Oscar Moment: “Iron Man 2″

28 04 2010

In nine days, the summer movie season will officially kick off with the release of “Iron Man 2.”  It will most assuredly begin the very profitable period with a bang, potentially with the highest opening of all-time.  According to the Los Angeles Times, interest in the movie is very high ahead of the opening and polling has confirmed that people are indeed eagerly anticipating the release.  Whether or not it has what it takes to topple the record held by “The Dark Knight” is something no one can really predict.

“The Dark Knight” had many extraordinary circumstances in its favor.  The first “Iron Man” movie primed the pump for intelligent popcorn flicks by proving a surprise hit amongst fans and critics.  The rebooting of the Batman series with “Batman Begins” also gathered a large fan base, and people were excited for the follow-up.  But what arguably became the key factor in the success of “The Dark Knight” was the tragic death of Heath Ledger and a new layer of intrigue that was added to the movie as a result.  Rumor was that the drugs Ledger overdosed on were to help him get over the psychological distress of playing The Joker, and excitement to see his villainous turn quickly became some of the most intense anticipation in cinematic history.  People threw out casual suggestions about him being in contention for awards, and his death made an Oscar nomination a near certainty.  When the movie was released, Ledger’s win was sealed.

“Iron Man 2” features what could be another outstanding villainous role in Mickey Rourke taking on the part of Tony Stark’s foe, Whiplash.  After dealing with many substance abuse problems, Rourke triumphantly blazed back onto the Hollywood stage with “The Wrestler” in 2008, winning the Golden Globe and receiving an Oscar nomination.  His role in that movie led to a surge of interest in the actor, and the first role he took was in “Iron Man 2.”

But did Mickey Rourke lose all chances of being considered for Best Supporting Actor by being alive in the months leading up to the release of “Iron Man 2?”

It may be best to start by analyzing the category.

This is a category that LOVES villians – Christoph Waltz this year, Ledger, Javier Bardem in 2007, Tim Robbins in 2003.  It is also a category that likes to reward actors (usually veterans) who are overdue for a trophy – Alan Arkin in 2006, Morgan Freeman in 2004.  By these two characteristics, Rourke would appear to have a great shot.  He’s scary even whenever he’s not a villain, and he has a great deal of Academy support despite his loss two years ago to Sean Penn for Best Actor.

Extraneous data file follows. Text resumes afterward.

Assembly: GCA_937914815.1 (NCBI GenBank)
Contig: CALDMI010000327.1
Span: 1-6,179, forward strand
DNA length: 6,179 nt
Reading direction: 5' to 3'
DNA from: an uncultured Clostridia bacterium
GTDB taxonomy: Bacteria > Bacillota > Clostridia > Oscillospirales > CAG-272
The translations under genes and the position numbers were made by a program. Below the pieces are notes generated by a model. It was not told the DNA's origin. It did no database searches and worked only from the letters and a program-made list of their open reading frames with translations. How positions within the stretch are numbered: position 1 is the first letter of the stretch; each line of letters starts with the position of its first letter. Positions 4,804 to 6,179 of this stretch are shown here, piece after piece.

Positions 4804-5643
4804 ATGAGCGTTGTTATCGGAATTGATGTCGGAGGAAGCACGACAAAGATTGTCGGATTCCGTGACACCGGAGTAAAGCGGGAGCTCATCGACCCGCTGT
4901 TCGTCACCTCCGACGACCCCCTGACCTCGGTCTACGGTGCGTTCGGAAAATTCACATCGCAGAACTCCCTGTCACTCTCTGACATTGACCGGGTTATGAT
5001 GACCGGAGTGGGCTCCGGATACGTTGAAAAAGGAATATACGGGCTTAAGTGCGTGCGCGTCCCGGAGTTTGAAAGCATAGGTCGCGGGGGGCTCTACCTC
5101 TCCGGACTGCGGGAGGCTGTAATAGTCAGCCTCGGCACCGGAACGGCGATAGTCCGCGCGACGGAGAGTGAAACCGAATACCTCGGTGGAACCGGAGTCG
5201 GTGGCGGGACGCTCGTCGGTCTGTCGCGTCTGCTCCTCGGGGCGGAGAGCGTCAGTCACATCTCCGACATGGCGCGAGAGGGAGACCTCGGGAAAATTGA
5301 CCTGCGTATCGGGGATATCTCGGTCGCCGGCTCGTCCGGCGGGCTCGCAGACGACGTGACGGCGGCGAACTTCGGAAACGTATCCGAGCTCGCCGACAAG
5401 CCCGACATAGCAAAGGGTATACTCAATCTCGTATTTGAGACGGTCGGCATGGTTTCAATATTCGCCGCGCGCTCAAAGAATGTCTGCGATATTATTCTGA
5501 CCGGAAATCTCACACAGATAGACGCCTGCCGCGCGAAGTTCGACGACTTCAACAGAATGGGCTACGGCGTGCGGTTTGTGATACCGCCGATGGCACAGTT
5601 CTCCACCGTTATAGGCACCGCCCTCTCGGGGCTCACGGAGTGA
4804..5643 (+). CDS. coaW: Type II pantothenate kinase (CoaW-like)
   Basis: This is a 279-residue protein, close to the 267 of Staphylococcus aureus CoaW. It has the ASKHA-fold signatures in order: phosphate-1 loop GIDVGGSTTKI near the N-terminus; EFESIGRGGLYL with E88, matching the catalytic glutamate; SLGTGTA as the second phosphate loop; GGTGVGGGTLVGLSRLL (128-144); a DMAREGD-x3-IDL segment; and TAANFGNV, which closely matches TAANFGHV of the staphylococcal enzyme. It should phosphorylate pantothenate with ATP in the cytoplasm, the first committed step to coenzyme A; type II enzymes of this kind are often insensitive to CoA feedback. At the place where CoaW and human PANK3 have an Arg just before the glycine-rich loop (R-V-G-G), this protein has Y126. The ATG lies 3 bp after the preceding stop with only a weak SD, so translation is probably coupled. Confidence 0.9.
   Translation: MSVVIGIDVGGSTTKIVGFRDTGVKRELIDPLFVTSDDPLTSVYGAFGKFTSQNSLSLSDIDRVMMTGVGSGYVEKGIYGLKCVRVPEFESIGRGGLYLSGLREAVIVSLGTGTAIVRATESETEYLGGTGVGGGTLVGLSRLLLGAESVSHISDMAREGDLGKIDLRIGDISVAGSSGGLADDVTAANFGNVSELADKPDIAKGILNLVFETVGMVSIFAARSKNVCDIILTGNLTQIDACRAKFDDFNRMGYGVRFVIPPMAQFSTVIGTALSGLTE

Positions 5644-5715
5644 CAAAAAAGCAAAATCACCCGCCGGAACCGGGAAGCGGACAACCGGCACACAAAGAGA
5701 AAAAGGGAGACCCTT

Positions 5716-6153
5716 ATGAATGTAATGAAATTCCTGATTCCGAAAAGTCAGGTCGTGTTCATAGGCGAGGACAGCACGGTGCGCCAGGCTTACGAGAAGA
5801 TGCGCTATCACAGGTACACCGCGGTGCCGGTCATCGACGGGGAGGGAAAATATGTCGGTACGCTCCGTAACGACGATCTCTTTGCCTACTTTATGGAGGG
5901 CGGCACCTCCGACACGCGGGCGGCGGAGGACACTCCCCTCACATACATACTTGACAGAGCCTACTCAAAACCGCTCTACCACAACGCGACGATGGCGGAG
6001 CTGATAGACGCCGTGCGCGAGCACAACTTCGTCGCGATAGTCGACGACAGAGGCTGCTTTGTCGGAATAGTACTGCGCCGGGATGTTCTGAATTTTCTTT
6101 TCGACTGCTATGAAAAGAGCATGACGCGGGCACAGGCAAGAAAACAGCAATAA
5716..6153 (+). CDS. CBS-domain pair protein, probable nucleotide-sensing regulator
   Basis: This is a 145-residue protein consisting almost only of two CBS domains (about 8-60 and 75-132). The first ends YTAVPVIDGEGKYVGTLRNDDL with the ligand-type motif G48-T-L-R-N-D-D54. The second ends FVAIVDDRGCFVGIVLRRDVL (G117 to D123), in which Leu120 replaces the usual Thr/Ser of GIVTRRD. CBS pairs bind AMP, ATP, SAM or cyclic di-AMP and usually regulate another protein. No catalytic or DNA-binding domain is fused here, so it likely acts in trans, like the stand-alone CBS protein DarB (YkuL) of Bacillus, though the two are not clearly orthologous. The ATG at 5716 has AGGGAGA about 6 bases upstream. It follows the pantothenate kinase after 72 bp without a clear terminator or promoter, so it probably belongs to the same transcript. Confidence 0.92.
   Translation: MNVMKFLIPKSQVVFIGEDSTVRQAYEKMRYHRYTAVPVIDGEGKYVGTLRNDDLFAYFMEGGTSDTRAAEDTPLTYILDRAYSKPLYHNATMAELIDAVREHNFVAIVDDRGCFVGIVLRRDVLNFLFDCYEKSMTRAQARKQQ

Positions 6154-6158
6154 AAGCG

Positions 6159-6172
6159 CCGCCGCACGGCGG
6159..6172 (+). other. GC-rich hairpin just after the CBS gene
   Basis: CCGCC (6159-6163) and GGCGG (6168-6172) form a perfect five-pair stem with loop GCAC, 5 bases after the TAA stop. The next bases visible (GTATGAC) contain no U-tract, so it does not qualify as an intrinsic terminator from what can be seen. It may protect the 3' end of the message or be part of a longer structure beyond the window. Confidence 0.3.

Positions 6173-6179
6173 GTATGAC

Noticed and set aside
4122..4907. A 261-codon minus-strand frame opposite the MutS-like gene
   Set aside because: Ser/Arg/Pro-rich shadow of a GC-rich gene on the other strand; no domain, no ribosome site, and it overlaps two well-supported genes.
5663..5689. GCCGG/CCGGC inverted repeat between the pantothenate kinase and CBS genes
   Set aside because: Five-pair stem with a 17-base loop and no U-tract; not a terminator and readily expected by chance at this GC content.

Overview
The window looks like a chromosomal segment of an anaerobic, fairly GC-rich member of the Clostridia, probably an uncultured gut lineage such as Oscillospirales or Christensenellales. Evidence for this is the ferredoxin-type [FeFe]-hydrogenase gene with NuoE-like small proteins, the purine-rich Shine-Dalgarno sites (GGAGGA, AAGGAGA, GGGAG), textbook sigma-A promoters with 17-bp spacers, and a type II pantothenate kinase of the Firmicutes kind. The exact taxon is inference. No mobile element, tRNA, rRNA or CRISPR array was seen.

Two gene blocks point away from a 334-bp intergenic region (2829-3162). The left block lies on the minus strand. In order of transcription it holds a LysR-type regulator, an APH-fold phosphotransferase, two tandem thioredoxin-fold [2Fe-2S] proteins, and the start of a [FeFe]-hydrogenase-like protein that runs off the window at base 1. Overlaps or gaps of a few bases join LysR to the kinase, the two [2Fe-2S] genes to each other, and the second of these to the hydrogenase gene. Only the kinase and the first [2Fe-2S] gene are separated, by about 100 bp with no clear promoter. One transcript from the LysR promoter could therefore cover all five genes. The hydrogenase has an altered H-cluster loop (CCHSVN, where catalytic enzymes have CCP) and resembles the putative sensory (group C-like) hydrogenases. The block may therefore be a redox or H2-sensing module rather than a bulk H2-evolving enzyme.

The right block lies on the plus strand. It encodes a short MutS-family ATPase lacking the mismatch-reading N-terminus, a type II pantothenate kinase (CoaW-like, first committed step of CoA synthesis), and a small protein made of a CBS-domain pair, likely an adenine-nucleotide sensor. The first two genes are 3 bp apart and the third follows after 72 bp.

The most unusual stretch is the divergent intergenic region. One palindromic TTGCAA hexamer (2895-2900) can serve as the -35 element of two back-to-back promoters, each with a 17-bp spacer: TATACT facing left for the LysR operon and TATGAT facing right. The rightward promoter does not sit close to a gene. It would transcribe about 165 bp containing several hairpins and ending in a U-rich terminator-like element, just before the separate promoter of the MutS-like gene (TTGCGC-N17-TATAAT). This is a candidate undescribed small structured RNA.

Judgement, however, cannot be based on the category alone.  It’s hardly a secret that the Oscars don’t like comic book movies.  They declined to nominate “The Dark Knight” for their highest prize despite being successful in every area and popular with every group in favor of “The Reader,” a movie that had lukewarm support from critics and fans.  Right out of the gate, Rourke and “Iron Man 2” have a massive strike against them.  It would take the movie out of the picture without the expanded field, no matter how much praise it was met with.  In my estimation, it will take a tremendous performance by Rourke to overcome this hurdle, one that I believe he is fully capable of delivering.  But if the movie tanks critically as sequels often do, it would be all but impossible for him to be nominated.

Then again, Heath Ledger overcame it.  We can never know how performance vs. politics played out or how things would have turned out had he been alive.  All politics aside, I believe Ledger gave one of the greatest performances that I have ever seen, and he deserved to win an Oscar for it dead or alive.  It was a total immersion, and if Rourke can pull off something similar, I see no reason for him not to be nominated or even win.  But awards can’t just be about the art; it’s a game where how you play matters just as much as how you act on screen.

I’m skeptical about Rourke’s chances, as you can tell.  We just have to remember that performances aren’t given and movies aren’t made to win awards; they are made to entertain and captivate an audience.  If Rourke blows us away with Whiplash, awards attention is just a bonus.  The real award comes from the creation of art that does more than serve its purpose.

BEST BETS FOR NOMINATIONS: Best Visual Effects, Best Sound Mixing/Editing

OTHER POSSIBLE NOMINATIONS: Best Supporting Actor (Mickey Rourke)


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4 responses

29 04 2010
CMrok93

I would love to see Mickey nominated once again, but I don’t know if it will be for this. He just looks like he’s hamming it up half of the time here.

29 04 2010
Marshall

I wanted to get this post out before the reviews started to come in – early ones have not been favorable. I don’t think it’s possible for him to garner any talk if the movie tanks. I don’t think Christoph Waltz could have won if he was in “Transformers 2.”

29 04 2010
Castor

I highly doubt that he would garner any type of support since this is a fluffy popcorn blockbuster. I also gather that he doesn’t much to do in the movie. We will see in a week 🙂

29 04 2010
Marshall

True that “Iron Man” was more of an audience appealing flick than “The Dark Knight,” but surprisingly enough, “Iron Man” actually scored better with the top critics on Rotten Tomatoes. The overall rating, however, had “The Dark Knight” rightfully on top.

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